Nearly seven million Americans have received the Johnson & Johnson COVID-19 vaccine, which is now facing renewed scrutiny after six people who received it developed a rare, but severe type of blood clot.
But for those millions who have already received the one-shot vaccine, like you, what does this mean and what should you do?
First, take a deep breath and relax. Here’s why:
Your absolute risk appears to be less than one in million.
According to the FDA, all six cases involved women between the ages of 18 and 48, and the symptoms occurred six to 13 days post-vaccination.
So, if you’re male, a female outside of this age range, or had your vaccine 14 days ago or longer, the odds of you having a problem are pretty close to zero.
The concern is a rare condition called cerebral venous sinus thrombosis, which was seen in combination with low levels of blood platelets.
Cerebral venous sinus thrombosis (CVST) is the presence of a blood clot in the dural venous sinuses, which drains blood from the brain.
Symptoms may include headache, abnormal vision, any of the symptoms of stroke such as weakness of the face and limbs on one side of the body, and seizures. Of course, anyone having these symptoms should be seen immediately in an ER.
The FDA and CDC are now recommending that people who have received the Johnson & Johnson vaccine and develop a severe headache, abdominal pain, leg pain, or shortness of breath within three weeks after inoculation contact their health care professional immediately.
Likely you’ll be referred to the closest ER as CVST is treated differently than other clots.
If diagnosed and treated properly, the majority of people with CVST recover completely.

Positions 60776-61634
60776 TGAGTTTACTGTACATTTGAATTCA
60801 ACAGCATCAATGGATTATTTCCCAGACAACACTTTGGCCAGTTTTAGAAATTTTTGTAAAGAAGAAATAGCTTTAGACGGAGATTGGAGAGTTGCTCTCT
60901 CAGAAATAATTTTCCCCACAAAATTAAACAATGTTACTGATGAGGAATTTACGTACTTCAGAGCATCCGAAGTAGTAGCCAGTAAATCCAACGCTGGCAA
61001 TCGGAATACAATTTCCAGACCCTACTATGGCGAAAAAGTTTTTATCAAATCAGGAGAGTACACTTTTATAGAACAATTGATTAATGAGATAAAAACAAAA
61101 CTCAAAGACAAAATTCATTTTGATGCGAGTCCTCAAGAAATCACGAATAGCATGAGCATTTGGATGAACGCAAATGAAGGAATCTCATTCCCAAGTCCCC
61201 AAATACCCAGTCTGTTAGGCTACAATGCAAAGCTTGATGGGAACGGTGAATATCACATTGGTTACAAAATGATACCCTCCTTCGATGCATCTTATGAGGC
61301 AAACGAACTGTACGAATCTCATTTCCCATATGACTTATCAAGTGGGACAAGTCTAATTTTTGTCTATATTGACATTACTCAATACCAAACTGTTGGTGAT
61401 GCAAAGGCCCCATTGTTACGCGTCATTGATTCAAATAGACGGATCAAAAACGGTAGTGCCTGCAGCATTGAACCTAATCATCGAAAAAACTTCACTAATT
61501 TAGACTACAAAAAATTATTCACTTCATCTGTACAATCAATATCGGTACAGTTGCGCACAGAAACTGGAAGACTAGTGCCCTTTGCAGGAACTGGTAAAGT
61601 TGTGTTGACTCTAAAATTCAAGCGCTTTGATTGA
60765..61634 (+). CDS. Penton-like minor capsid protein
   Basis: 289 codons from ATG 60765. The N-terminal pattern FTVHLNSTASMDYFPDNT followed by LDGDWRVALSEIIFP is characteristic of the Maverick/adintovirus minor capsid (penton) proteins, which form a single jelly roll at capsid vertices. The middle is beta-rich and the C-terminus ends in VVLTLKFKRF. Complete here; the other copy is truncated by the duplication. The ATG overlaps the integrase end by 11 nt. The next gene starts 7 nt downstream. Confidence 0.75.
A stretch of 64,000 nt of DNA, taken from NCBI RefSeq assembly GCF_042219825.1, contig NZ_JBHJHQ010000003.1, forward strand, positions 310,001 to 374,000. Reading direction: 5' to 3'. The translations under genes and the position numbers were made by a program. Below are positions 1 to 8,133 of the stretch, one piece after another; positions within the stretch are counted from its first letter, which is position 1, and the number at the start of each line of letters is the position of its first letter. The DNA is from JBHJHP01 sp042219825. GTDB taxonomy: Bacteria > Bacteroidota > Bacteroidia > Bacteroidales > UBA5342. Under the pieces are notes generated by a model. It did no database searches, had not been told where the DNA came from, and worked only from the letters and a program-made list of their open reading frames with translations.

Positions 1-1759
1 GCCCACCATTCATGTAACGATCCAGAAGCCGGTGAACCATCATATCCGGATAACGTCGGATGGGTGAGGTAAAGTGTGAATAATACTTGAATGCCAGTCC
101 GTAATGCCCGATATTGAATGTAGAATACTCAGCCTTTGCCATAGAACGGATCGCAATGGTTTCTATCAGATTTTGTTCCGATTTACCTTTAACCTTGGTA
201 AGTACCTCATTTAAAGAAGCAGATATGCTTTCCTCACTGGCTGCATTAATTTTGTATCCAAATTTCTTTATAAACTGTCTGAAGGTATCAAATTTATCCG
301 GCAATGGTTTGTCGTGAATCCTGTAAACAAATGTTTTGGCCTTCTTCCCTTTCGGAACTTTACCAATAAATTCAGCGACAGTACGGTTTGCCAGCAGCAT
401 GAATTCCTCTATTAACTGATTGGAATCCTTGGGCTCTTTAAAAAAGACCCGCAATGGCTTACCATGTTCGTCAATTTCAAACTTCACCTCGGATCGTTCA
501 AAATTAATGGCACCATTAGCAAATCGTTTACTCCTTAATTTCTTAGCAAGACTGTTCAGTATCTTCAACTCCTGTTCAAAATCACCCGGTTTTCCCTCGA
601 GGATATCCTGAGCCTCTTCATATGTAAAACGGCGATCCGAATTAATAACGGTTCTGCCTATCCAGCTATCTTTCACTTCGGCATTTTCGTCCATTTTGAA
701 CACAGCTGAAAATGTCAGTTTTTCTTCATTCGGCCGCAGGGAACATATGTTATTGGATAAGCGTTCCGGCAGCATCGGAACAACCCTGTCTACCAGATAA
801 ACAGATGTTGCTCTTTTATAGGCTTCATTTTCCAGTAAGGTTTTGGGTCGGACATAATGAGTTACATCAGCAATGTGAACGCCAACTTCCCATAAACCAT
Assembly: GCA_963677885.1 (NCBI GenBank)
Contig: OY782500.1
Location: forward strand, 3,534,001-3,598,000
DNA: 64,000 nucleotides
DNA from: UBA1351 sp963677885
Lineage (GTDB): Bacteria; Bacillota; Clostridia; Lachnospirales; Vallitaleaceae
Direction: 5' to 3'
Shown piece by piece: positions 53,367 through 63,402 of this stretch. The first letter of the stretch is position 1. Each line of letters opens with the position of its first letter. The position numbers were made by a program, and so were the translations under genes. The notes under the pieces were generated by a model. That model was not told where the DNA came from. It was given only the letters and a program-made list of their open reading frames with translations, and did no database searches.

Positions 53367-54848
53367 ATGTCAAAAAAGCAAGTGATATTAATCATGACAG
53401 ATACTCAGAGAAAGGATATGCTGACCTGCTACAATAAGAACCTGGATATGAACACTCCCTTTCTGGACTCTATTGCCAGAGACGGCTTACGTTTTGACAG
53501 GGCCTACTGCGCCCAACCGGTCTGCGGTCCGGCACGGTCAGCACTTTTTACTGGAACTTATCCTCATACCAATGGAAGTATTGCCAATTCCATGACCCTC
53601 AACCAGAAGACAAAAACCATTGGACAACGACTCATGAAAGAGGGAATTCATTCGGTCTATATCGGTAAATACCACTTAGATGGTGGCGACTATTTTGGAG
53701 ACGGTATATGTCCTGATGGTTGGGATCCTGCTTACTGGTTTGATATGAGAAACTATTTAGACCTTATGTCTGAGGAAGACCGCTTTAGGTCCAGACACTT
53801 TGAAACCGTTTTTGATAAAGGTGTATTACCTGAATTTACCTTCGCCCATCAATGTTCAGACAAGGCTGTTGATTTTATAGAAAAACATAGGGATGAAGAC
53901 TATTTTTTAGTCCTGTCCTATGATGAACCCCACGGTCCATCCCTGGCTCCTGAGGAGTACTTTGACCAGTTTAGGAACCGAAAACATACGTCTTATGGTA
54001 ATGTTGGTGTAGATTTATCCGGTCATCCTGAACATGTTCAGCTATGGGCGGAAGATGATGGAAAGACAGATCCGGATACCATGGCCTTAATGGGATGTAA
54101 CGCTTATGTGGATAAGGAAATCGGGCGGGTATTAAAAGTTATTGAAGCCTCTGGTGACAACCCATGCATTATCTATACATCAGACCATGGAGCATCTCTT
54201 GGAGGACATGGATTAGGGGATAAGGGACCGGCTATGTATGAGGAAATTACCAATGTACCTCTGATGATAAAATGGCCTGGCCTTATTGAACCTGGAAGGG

A systematic review of nineteen studies in 2006 showed that mortality is about six percent during hospitalization and about nine percent in total. Of the survivors, 88% percent make a total or near-total recovery.
The really good news here is that our system is set up to catch these types of rare events very quickly and to respond to them immediately — as is being done in this case.
This blog was accurate as of the day of posting. However, as the COVID-19 pandemic rapidly evolves and the scientific community’s understanding of the novel coronavirus and the COVID vaccine develops, the information above may have changed since it was last updated. While I aim to keep all of my blogs on COVID and the COVID vaccine up to date, please visit online resources provided by the CDC, WHO, and your local public health department to stay informed on the latest news.
© Copyright WLL, INC. 2021. This blog provides a wide variety of general health information only and is not intended to be a substitute for professional medical advice, diagnosis, or treatment from your regular physician. If you are concerned about your health, take what you learn from this blog and meet with your personal doctor to discuss your concerns.